Mozambique has large mineral deposits, but the extraction
was limited for a long time as a result of the civil war.
Coal is mined at Moatize near Tete, iron at Cassinga and a
larger yet untapped deposit at Namapa. Gold deposits are
found in the drainage area of the Revue and Chua rivers
and bauxite deposits near Tete. Mozambique also has large
deposits of tantalum, but only a limited amount is exported.
New deposits of manganese, graphite, platinum, nickel,
uranium, asbestos, iron, diamonds and natural gas have also
In 2000, the operation of the large Mozal aluminum
smelter began just outside Maputo. The smelter is the
largest foreign investment made in Mozambique and was
financed by South African and Japanese companies as well as
with loans from the World Bank.
Mozambique's commercial energy supply comes mainly from
the hydroelectric power plant at the Cabora Bassa dam and a
coal power station in Maputo. As a result of an agreement
from the 1980s, almost all electricity produced is exported
cheaply to South Africa, but through several large power
plant projects and plans to renovate the power grid, a
larger proportion will stay in the country, while Mozambique
will be able to become a major electricity exporter to
several countries. However, for the majority of the
population, firewood is still the most important source of
energy. In parallel, investments are being made in the
extraction of natural gas, coal and oil. A 1,000 km long gas
pipeline extends from the Pande and Temane gas fields in the
province of Inhambane to South Africa.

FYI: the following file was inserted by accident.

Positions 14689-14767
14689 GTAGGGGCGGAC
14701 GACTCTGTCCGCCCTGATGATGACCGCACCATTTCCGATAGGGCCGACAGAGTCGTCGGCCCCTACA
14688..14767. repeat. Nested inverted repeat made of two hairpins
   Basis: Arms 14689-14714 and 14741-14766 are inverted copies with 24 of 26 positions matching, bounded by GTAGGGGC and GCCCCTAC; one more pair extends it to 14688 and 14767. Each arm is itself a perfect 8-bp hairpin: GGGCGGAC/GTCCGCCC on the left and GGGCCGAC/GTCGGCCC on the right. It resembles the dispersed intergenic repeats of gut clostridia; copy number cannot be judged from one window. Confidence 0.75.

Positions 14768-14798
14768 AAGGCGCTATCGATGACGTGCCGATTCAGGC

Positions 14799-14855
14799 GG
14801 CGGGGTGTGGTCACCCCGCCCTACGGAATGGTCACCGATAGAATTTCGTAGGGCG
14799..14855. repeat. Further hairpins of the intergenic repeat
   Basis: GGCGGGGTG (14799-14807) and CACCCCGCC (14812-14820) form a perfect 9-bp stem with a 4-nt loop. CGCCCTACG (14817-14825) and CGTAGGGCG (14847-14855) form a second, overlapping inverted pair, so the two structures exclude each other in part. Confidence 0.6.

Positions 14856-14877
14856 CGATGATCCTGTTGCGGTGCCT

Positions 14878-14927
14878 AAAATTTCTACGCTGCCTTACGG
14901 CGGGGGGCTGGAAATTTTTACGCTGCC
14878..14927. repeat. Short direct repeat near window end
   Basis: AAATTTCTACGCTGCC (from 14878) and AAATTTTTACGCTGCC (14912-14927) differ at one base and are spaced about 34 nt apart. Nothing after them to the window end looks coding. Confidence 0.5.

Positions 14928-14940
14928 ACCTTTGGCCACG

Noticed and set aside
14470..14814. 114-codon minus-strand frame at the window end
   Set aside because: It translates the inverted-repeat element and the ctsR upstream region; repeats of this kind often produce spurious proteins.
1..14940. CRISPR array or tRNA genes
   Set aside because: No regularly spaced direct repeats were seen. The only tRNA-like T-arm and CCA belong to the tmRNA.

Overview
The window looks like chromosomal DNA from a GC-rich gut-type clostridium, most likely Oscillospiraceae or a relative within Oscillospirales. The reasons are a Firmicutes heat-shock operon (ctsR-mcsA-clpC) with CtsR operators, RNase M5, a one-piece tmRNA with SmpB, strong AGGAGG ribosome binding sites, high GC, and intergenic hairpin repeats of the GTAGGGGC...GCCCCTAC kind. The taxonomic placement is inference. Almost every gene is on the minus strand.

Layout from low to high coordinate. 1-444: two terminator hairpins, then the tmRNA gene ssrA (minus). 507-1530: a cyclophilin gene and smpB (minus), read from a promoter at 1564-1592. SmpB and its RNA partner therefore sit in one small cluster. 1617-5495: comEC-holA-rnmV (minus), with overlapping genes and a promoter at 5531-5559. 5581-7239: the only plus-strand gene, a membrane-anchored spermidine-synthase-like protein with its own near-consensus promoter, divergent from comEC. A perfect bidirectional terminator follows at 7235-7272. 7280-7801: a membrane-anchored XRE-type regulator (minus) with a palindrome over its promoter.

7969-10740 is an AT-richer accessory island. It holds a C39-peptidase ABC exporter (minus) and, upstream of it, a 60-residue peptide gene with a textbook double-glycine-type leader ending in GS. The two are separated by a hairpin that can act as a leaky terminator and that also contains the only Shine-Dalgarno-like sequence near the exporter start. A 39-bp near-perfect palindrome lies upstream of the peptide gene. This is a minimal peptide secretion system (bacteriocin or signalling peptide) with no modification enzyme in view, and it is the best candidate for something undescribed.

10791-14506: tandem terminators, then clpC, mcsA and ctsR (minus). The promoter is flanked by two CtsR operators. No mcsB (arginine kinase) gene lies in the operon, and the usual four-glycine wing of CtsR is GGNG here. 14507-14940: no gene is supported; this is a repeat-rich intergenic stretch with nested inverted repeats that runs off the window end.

Although the state encourages the spread of industry to
Beira and its northern parts, nearly half of Mozambique's
industrial companies are located in Maputo or its vicinity.
However, during the early 1980s, the industrial base
expanded somewhat through the growth of, among other things,
the textile industry and the brewery industry.
The industrial sector, like many other sectors, was
adversely affected by the fact that many educated Portuguese
left the country at independence, the lack of raw materials
and spare parts, and transport disruptions due to the civil
war. After the end of the war, the industrial sector was
privatized. The aluminum smelter Mozal, which accounts for
much of the country's exports, is of great importance.
Mozambique's trade and current account balance is
characterized by large deficits. The civil war was one cause
(including reduced exports and tourism and costs of
importing military equipment). Other factors include
occasional falling world market prices for important export
goods as well as a reduction in Mozambican labor in the
South African mining industry.
Exports are dominated by aluminum, shrimp, cotton and
sugar. Imports are dominated by machine parts, vehicles and
fuel. Dominant export markets are India, the Netherlands and
South Africa, while South Africa, China and the United Arab
Emirates are the most important importing countries. Trade
with neighboring countries such as Malawi and Zimbabwe is